However, societies not only need food. The providers of these goods and services will inevitably need capital: to expand and support a growing society, to handle its day-to-day operations and to bridge the gap between the money they have and the money they need.
[People need a way to] bridge the gap between the money they have and the money they need.
There are many people like the person who lent to the farmer. Realizing this need, these people understood that they can better help the providers of goods and services by working together. These people would combine their money and shoulder the risk of lending their money. If the money lent is not repaid, they would lose only a fraction of their total money. They shared knowledge and expertise with one another. Society, initially, could trust them.
As the society prospered, the providers of goods and services, as well as the inhabitants, began to have more than enough money to meet their needs. They needed a safe place where they could store their money in case they needed it in the future. Given the trust between the people and these lenders, they allowed the lenders to keep their money for them. Thus, the lenders became a kind of bank or financial institution.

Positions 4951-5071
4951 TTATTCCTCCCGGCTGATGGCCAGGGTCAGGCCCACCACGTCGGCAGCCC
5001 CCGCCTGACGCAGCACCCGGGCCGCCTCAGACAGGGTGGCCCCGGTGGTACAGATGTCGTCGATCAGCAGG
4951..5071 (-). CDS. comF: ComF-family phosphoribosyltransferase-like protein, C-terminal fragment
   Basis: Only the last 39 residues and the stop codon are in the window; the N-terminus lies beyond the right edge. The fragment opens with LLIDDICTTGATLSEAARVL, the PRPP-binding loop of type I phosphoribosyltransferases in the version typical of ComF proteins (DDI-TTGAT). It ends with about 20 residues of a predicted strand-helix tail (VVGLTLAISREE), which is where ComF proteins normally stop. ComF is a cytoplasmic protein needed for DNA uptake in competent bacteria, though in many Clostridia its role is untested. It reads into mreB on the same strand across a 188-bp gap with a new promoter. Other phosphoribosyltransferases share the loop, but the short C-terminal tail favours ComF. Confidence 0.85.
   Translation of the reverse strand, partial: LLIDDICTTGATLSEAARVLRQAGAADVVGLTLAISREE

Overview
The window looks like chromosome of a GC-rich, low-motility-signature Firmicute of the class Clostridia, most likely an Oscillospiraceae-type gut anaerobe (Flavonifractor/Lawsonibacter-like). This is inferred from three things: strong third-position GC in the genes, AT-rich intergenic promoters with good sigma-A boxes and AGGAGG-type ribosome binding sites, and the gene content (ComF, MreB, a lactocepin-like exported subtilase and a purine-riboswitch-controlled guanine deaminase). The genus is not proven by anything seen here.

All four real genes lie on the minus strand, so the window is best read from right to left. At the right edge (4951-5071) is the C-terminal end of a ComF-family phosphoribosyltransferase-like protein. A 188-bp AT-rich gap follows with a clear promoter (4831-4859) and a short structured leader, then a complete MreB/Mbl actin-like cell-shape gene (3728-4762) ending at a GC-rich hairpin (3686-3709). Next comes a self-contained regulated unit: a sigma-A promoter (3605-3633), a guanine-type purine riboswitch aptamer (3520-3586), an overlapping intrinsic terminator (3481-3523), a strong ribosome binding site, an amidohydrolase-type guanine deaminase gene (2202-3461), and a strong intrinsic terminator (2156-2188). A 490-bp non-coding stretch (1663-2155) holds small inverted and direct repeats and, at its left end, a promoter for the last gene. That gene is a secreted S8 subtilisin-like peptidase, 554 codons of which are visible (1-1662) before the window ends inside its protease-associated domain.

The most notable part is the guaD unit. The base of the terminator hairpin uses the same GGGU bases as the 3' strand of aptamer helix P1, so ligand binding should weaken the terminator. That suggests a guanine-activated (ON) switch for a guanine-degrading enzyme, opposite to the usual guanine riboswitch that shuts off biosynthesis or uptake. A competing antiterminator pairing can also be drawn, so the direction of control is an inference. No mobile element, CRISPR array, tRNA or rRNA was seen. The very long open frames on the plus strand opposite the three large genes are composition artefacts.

It should be noted that this oversimplifies reality. With complex challenges comes complex financial products and solutions. Also, laws and regulations need to be in place. Nevertheless, this is how I see banking. Whether investment banking, retail banking, or even investment management. At its heart, it’s being a bridge between those who have money and those who need it. Providing the financing solutions that providers of goods and services need so that the society can continue to function. The heart of banking and finance should be to serve clients and, therefore, the wider society.
Covid-19 and the financial services industry
This past year is a prime example of banks serving society. During the Coronavirus pandemic, countless businesses and organizations were at risk of bankruptcy. From our local supermarkets and restaurants to hospitals and charity organizations. When lockdowns emerged, people in general stopped visiting supermarkets. Hospitals were at full capacity and in desperate need of financing to stay operational. Businesses needed financing, liquidity, money. This is where banks come into the picture.